The Ministry of Rooftop Farming

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Rania Campbell-Cobb is the founding Director of Cloud 9 Rooftop Farm. Cloud 9 offers hands on education about rooftop agriculture and volunteer opportunities, in addition to producing for sale in local markets. She writes the below article describing her work, some of its intellectual underpinnings, and the ministry she hopes to forward with it. Cloud 9 is also steeped in Quaker foundations through a spiritual support group that helps ground the ministry. 

As the world becomes increasingly urbanized, it is imperative that we learn to live as members of our cities’ ecosystems. We must work together to feed, power, care for, and live within our neighborhoods in ways that are supportive and collaborative so that both the process and the results strengthen our communities.

Urban areas, as they are designed today, eat up astronomical amounts of resources. Cities make up merely 2% of global land area.[1] By 2030, it is expected that 70% of people will city dwellers.[2] As cities grow in population and density, urban pollution, consumption, stormwater management, and waste management are increasingly critical issues to address.

The average American eats ½ ton of food annually. In 2002, 17 million tons of food moved into New York City from outside the region (enough to feed a population 4 times the size of New York City).[3] This extra food uses fossil fuels and releases greenhouse gasses during production, transportation, trucking to the landfill, and decomposition. The ensuing air pollution has global, as well as local ramifications.[4] The abundance of food and resources wasted stand in stark contrast to hunger and local food deserts.

Cloud 9 Rooftop Farm fosters stewardship of urban ecosystems and communities through rooftop farming, education, and community programming. Cloud 9 was born out of a dream to not only farm in urban spaces, but to create a more resilient culture around food access and environmental stewardship in Philadelphia. We believe that increasing the city’s green acres through rooftop agriculture will improve the well-being of individuals, communities, and the environment. The intent of Cloud 9’s community engagement programs is to foster a long-term process that engages everyone in the collective transformation of our food system.

Disconnection with the local ecosystem fuels inequitable food access, unsustainable urban infrastructure, and issues of individual and community health. To combat these issues and inspire creative use of urban space, it is imperative that we work together to grow and share food in ways that are open to all members of our communities. Urban agriculture allows a stepping stone back into an energetic system that is greater than us and sustains us physically and spiritually. If we do not tap back in, we will be wiped out and the world will go on without us.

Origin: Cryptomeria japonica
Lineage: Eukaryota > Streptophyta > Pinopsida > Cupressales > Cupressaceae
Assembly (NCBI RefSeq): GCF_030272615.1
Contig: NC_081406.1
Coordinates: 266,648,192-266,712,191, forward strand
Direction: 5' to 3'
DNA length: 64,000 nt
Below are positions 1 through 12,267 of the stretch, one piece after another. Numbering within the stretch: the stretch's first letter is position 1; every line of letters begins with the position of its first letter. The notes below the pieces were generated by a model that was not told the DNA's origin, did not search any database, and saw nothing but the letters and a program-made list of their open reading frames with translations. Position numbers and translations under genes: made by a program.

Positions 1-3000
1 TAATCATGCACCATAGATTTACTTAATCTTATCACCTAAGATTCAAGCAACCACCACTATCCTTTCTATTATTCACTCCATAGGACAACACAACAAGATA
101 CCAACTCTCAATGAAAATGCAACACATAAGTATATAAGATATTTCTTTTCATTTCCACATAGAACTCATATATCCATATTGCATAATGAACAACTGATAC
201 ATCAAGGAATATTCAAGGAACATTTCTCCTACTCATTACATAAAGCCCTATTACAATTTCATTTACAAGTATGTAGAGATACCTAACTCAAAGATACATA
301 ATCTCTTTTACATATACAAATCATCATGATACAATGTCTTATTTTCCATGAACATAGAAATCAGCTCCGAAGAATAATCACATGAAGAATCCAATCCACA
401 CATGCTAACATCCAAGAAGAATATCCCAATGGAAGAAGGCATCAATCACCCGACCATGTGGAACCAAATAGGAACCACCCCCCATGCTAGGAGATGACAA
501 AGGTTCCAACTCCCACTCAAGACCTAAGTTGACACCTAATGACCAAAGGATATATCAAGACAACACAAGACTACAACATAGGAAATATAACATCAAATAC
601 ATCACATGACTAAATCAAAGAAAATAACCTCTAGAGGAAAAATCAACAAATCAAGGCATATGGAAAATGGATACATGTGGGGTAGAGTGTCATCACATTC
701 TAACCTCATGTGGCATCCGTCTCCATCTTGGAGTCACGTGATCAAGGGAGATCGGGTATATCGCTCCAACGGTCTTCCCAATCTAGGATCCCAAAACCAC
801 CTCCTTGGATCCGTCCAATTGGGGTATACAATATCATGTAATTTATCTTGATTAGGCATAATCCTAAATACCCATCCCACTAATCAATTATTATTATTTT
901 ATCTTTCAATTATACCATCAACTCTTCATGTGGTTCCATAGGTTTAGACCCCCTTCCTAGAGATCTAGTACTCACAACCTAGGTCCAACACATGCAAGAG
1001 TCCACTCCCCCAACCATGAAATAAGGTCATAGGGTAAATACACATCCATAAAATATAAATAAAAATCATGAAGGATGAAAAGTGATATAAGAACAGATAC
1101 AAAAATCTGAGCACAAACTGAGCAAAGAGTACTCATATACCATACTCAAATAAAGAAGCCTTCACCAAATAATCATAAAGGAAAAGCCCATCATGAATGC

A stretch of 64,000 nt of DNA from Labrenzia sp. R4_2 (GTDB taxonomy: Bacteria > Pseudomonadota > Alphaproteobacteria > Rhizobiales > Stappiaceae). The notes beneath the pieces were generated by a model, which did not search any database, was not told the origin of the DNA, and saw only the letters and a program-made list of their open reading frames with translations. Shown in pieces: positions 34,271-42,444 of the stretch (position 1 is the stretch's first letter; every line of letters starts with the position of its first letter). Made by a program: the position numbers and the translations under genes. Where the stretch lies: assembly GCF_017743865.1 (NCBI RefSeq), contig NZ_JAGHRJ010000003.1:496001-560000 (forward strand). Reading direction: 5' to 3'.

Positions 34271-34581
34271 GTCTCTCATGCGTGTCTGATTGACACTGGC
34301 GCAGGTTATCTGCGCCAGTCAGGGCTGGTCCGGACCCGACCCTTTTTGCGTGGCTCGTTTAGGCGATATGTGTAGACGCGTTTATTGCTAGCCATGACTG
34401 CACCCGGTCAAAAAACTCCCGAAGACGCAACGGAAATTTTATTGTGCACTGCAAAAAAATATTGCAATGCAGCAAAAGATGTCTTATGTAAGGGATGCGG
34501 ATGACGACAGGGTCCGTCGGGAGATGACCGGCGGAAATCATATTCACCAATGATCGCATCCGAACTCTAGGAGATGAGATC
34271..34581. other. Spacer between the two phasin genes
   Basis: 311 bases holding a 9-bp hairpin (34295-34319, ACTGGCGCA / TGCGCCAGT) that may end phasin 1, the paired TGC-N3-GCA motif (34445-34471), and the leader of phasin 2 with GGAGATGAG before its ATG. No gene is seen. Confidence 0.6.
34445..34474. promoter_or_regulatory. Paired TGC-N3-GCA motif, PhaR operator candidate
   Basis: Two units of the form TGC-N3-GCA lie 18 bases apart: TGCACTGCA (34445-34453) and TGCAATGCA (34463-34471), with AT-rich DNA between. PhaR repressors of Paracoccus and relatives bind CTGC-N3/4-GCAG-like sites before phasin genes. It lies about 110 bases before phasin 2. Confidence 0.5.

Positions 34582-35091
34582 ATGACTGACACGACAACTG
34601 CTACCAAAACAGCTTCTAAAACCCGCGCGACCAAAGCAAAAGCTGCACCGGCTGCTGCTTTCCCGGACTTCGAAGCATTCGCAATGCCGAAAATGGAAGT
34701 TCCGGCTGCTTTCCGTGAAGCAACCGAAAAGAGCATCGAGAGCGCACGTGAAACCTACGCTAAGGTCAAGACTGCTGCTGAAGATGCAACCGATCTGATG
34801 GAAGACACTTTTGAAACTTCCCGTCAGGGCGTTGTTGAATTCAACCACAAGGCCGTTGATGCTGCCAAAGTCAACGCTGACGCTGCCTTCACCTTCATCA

As creatures on this planet, we physically depend on its continued health. In communing with the natural world and trusting in its resilience, we tap into a force that is greater than us, and practice faith in the world’s ability to care for us. It is imperative that we humbly learn from, interact with, and trust our local environment. By observing our ecosystem and trusting in its resilience, we reduce stress and deepen spiritual connections. By communing with the world around us, we allow ourselves to care and be cared for.

Shifts in our food system made urbanization and industrialization possible, food can bring us back into right relationship with the earth. With each square foot of food production in the city, we place urban resilience back in the hands of the local community and investment back into the local ecosystem. Every tomato grown in a city lot or rooftop garden is a tomato that is not shipped from Mexico. Every pound of compost made from city food waste is a pound not sent to the landfill, and is a pound of resources recaptured by the local ecosystem. Each crop grown in the city captures rainwater, reducing the spread of pollution, the erosion of local waterways, and regulating urban temperatures. Each urban crop filters air and captures greenhouse gasses.

Cloud 9 will foster community dialogues in order to establish long-term solutions and networks of innovation to support the development of vibrant rooftop farms and resilient local food systems.  Cloud 9 will develop replicable models of community-driven and sustainable rooftop agriculture that support equitable access to delicious and life-sustaining food, diverse and empowered influences on the food system, and community cohesion. I believe that such models will help us move into a healthier, more equitable, and vibrant future.

[1] Hall, T. Urban Geography (3rd ed.) (New York, NY: Routledge, 2006), 153

[2] World Health Organization, Urban population growth (2014), Retrieved from http://www.who.int/gho/urban_health/situation_trends/urban_population_growth_text/en/

[3] Barron, M., Goldblatt, B., Hudson, R., Kaplan, D., Keberle, E., Naumoff, C., Perlmutter, C., Suttile, Z., Thorsteinson, C., Tsien, D., Wild, L., and Wilson, M. Understanding New York City’s Food Supply. (New York, NY: Columbia University, 2010), Retrieved from http://mpaenvironment.ei.columbia.edu/news/documents/4_NYCFoodSystem_2010.pdf

[4] Hall, Urban Geography, 154